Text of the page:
The Fair Labor Standards Act requires that overtime compensation be paid at a rate of not less than one-and-a-half times the regular rate of pay of all hours worked in excess of 40 during a particular workweek. Recently, the Department of Labor’s Wage and Hour Division responded to a request for an opinion on whether compensation for “on-call” time in a specific week may be averaged over a two week pay period for purposes of computing the regular rate of pay on which employees’ overtime wages were based during the entire pay period. In response, the DOL informed the employer that an employee’s regular rate of pay must be computed on a workweek basis, and that payment for on-call time must be attributed to the specific workweek that included the on-call assignment. Wage and Hour Opinion Letter, FLSA 2008-6, 9/22/08 (released 11/14/08).
DOL regulations generally require that overtime pay be based upon the average hourly wage earned during a single workweek. The calculation is done by first determining the “regular rate of pay” for the employee. That is done by determining the total wages earned during a workweek, and dividing that number by the hours actually worked. The resulting figure is the regular rate of pay earned by the individual during that workweek. Overtime pay is then calculated by multiplying that number by 1.5 (to determine overtime rate of pay), and then multiplying that figure by the actual number of overtime hours worked.
In this case, employees at a city’s water treatment plant are asked to be on call during one week each month. In addition to an hourly wage for hours worked, they are paid $2.50 for each on-call hour. During that on-call time, they are required to wear a pager and to respond within 30 minutes to any work-related emergency. However, according to the city, employees rarely are called back to work and often go months without having to report for duty during an on-call period. The city recognizes that on-call pay must be included in computing the regular rate of pay for employees’ overtime calculations, but wants to spread the on-call pay across the two-week pay period within which the on-call compensation is received. The DOL states that such calculation would not be consistent with its regulations and that instead, the on-call compensation must be attributed to the specific workweek in which the on-call hours occurred.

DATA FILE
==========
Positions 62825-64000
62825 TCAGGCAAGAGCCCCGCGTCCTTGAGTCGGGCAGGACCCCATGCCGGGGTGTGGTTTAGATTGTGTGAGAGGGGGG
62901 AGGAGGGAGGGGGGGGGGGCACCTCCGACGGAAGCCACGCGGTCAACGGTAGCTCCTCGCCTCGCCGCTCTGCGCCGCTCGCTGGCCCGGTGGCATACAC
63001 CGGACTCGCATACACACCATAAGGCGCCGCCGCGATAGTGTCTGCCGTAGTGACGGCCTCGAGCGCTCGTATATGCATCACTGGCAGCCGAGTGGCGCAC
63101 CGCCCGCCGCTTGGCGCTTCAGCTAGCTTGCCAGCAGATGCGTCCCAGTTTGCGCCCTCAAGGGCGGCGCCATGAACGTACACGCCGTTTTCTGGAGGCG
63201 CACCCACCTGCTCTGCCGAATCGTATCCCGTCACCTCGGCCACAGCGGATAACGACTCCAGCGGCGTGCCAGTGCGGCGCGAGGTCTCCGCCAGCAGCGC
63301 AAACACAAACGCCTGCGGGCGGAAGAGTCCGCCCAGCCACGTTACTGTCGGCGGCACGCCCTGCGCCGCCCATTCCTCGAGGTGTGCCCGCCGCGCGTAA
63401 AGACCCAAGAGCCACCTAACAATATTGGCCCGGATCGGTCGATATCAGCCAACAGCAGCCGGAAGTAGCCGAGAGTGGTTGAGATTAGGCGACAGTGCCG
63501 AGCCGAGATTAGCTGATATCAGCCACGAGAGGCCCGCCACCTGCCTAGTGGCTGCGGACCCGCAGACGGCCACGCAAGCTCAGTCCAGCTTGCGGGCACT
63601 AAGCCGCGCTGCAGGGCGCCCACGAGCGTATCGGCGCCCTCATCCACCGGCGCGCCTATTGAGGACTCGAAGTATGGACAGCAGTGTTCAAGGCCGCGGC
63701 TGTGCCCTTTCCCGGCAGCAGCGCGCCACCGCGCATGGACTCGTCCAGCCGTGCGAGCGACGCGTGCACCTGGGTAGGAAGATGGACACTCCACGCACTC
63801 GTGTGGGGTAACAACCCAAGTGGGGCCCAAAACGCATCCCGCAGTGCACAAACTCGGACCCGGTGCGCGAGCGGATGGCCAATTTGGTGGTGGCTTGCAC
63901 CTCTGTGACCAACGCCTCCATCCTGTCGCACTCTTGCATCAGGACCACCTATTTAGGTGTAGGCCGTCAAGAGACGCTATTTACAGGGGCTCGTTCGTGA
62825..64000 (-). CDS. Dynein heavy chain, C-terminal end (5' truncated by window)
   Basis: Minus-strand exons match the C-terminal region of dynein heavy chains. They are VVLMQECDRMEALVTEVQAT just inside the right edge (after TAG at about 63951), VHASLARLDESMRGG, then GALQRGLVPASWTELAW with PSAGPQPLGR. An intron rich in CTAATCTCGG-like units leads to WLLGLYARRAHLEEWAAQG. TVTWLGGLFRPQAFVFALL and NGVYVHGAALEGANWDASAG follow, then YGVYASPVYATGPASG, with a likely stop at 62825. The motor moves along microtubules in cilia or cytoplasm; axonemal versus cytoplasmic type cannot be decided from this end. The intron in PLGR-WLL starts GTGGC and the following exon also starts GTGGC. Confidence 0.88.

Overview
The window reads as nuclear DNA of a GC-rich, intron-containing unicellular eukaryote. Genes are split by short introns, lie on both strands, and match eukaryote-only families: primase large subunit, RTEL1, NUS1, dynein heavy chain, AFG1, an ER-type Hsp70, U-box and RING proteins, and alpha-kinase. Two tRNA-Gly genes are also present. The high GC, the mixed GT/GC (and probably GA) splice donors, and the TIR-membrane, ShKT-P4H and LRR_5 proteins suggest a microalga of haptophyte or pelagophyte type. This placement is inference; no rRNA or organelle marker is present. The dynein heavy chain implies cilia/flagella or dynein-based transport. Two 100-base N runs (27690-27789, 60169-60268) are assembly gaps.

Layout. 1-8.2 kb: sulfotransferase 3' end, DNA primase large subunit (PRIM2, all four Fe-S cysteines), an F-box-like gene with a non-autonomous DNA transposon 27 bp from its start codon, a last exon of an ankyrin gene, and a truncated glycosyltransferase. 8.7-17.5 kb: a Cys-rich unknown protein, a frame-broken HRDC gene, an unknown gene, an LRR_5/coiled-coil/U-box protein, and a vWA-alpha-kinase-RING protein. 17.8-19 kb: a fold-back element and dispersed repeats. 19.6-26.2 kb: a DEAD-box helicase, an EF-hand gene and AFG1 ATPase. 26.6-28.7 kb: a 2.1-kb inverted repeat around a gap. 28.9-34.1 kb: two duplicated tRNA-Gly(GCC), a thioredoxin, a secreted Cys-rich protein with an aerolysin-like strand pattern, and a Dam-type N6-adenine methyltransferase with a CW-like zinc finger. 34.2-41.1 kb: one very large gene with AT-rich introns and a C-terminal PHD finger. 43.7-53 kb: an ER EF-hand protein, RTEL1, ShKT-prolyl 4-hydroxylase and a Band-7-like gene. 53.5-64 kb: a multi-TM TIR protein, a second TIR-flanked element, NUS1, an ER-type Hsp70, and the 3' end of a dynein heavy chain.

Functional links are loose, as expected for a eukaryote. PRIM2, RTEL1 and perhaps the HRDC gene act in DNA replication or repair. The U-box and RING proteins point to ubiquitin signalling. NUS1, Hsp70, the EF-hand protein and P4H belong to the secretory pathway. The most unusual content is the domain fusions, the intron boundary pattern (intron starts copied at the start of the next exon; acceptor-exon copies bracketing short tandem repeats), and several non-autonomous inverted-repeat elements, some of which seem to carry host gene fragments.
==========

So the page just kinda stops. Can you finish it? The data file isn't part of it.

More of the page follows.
An employee who is not required to remain on the employer’s premises, and is simply required to be available during a certain time period is not “working” while on call. Therefore, those hours generally are not calculated in the number of hours worked to reach the 40-hour threshold for overtime. The payment received for that period of time, however, is paid as compensation. Therefore, that amount must be calculated as part of an individual’s “regular rate of pay” for purposes of overtime calculations.
The DOL’s opinion letter includes an example: if an employee earning $10 per hour works 40 hours in workweek one of a two-week pay period and works 45 hours at $10 per hour and in addition to his 40-hour wage earns $100 of on-call compensation in workweek two, the regular rate of pay would be calculated separately for workweeks one and two. The additional on-call pay would raise the employee’s regular rate of pay for workweek two. That higher regular rate would also form the basis of the overtime pay for the 5 overtime hours worked during that week, resulting in a higher overtime pay than if the employer had spread the on-call pay over the entire two week calculation of “regular rate of pay.”
As set forth in this opinion letter, an employee’s regular rate of pay must be computed on a workweek basis, and payment for on-call time must be attributed to the week in which the on-call time actually occurred. Any other method of calculation will violate DOL regulations that guide overtime pay.